Disaggregating EPOP by race and gender
Back in 2016, a FRED Blog post discussed the volatility of the labor market for people of different races based on the employment-to-population ratio (EPOP). The Bureau of Labor Statistics defines this measure as “the number of employed people as a percentage of the civilian noninstitutional population.” So EPOP is basically the percentage of adults who are employed.
The EPOPs for Hispanic and Black Americans have increased at roughly the same rates since the Great Recession of 2007-09, while the growth rate for White Americans has leveled off. This change occurred in spite of the decrease in employment from the Great Recession, which hit Hispanics and Blacks harder than Whites, judging by the steepness and level of decreases between 2008 and 2010. In fact, the EPOP for Hispanics has again risen above the ratio for Whites, which first happened in January 2000.
The next graph shows EPOPs according to both race and gender: It appears that the gap between Black and White overall is mostly due to the gap between Black men and White men. The EPOP for Black women has been higher than the EPOP for White women since the fourth quarter of 2014. A recent working paper from the Levy Institute at Bard College indicates that the changes in EPOP are due to increases in labor force participation for Blacks and the aging/retiring of White Baby Boomers.
The EPOP is by no means a comprehensive measure of well-being or fairness in the labor market. For example, St. Louis Fed Review articles discuss the significant gaps in wages and homeownership rates between Black and White Americans, and a stratification economics approach explores the enduring racial wealth gap. And there’s also no EPOP data for smaller racial and ethnic groups, such as Asians and Native Americans. But the EPOP does present interesting trend data about employment and demographic changes that can be useful for research.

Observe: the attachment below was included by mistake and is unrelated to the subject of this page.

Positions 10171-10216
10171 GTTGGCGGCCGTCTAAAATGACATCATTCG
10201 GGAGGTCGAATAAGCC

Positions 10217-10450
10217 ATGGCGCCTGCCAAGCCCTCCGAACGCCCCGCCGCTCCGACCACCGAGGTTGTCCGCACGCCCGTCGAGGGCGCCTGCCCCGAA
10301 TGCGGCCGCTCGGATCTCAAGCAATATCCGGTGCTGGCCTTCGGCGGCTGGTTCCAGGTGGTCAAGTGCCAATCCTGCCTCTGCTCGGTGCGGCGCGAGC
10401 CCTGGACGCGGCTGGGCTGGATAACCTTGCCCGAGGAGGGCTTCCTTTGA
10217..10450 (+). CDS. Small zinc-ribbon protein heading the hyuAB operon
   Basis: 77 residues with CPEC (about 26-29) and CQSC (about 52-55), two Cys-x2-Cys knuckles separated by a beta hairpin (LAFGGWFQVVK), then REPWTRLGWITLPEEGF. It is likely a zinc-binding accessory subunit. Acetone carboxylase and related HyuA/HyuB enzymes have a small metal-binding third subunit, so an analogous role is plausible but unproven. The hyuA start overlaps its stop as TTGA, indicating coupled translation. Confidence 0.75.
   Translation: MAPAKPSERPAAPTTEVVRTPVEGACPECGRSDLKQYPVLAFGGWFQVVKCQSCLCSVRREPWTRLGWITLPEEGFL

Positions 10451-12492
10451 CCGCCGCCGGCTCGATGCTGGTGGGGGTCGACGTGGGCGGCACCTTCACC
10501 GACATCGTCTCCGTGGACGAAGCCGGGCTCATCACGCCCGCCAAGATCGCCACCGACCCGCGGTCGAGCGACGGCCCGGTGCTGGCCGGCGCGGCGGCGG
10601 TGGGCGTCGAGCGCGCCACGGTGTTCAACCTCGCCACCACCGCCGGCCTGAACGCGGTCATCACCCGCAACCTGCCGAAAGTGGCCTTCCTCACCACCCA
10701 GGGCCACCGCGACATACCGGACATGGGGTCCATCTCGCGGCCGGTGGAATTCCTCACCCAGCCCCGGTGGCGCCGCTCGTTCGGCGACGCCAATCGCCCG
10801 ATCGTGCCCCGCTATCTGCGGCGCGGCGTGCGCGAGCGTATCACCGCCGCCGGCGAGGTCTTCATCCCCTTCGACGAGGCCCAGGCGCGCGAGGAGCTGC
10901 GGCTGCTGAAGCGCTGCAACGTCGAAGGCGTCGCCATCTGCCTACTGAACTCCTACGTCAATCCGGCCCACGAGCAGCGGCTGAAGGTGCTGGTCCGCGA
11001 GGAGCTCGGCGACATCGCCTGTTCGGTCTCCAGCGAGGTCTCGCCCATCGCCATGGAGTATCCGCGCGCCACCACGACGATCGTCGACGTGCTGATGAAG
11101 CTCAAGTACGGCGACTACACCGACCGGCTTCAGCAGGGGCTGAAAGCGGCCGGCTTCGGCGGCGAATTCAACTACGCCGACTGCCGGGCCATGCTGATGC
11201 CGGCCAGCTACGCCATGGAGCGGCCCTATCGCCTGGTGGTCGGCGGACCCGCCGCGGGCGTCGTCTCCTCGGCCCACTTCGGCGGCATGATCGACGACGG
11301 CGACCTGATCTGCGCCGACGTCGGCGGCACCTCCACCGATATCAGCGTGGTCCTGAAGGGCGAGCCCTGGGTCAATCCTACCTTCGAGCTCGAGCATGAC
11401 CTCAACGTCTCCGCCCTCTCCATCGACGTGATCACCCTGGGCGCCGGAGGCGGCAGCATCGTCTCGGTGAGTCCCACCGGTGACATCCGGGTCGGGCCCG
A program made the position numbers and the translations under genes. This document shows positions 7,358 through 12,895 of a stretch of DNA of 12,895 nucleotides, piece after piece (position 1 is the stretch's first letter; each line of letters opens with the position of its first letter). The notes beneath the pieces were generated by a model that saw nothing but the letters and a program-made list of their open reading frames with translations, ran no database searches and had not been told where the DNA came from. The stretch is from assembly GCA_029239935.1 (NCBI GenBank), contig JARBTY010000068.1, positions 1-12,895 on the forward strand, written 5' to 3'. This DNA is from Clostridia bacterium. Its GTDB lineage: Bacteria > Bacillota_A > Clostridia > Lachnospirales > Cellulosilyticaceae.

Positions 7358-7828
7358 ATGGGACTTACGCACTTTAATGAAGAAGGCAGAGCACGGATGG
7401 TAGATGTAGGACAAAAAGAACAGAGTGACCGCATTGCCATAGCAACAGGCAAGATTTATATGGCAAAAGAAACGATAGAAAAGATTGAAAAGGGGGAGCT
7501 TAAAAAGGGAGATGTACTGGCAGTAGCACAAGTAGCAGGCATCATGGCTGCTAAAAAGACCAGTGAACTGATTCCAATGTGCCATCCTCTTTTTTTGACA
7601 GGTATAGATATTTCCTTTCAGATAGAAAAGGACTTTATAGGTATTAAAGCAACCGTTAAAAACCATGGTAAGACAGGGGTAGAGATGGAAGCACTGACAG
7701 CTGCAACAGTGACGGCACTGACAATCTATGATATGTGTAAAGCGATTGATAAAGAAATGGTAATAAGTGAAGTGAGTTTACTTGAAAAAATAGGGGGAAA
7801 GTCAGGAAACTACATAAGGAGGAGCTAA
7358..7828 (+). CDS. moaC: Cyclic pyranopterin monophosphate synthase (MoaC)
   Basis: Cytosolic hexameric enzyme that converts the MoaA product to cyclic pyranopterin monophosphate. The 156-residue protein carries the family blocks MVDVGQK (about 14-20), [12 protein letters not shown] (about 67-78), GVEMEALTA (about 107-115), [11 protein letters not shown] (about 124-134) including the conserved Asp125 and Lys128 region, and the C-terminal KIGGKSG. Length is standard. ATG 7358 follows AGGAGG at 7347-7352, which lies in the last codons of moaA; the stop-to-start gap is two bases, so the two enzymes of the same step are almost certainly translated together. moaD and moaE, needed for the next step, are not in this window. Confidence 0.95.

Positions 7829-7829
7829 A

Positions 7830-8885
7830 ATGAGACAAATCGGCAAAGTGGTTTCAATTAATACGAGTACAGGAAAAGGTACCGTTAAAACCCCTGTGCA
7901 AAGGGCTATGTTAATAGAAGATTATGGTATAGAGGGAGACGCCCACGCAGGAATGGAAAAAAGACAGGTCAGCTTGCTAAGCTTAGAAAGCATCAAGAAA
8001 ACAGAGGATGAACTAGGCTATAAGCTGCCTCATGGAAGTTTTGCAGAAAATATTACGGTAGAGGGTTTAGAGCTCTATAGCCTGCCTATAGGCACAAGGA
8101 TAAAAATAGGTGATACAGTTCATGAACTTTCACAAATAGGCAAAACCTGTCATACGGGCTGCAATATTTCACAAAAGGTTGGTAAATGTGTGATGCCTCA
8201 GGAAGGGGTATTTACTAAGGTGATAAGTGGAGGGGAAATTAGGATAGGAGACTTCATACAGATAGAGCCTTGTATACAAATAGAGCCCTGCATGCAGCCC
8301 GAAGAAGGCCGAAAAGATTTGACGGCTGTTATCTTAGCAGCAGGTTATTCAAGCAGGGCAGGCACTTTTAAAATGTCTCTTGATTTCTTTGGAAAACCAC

How this graph was created: From the employment situation release table, select the series you want according to race and gender and click “Add to Graph.” For the second graph, the women’s employment-population ratio line is a different shade of the color for the men’s employment-to-population ratio line. This can be adjusted with the “Edit Graph” panel’s “Format” tools. The data range selected is 1972-01-01 to present.
Suggested by Darren Chang and Christian Zimmermann.
This graph traces employment over the past 43 years for three categories of people: Black, Hispanic, and White. Specifically, the graph shows the percentage of these groups who are employed. Each group’s employment follows basically the same general trend line, at different levels, but we can see some clear differences.
White employment has been the least volatile—that is, least likely to change rapidly or unpredictably from point to point. Black employment and Hispanic employment are not as steady; and, until recently, Hispanic employment has been especially volatile. These sharp upturns and downturns for Hispanic and Black workers mean they are hired more quickly but are also fired more quickly.
Besides becoming less volatile, Hispanic employment has closed the gap with White employment: It had generally been between White and Black employment, but since 2000 it has most often been at the top. Black employment, however, has consistently maintained a gap of 5-10% compared with White employment.
Look to FRASER, FRED’s sibling site, for a deeper examination of historical demographics related to employment: The statistical publications “Employment and Earnings” (1954-2007) and “Women in the Labor Force: A Databook” (2004-2010) are good examples. The latter focuses mainly on differences between the sexes, but also provides statistical tables that relate to race, including one on multiple jobholders.
How this graph was created: Search for “Employment-Population Ratio” and then “Black,” “Hispanic,” and “White.”
Suggested by Emily Furlow.
View on FRED, series used in this post: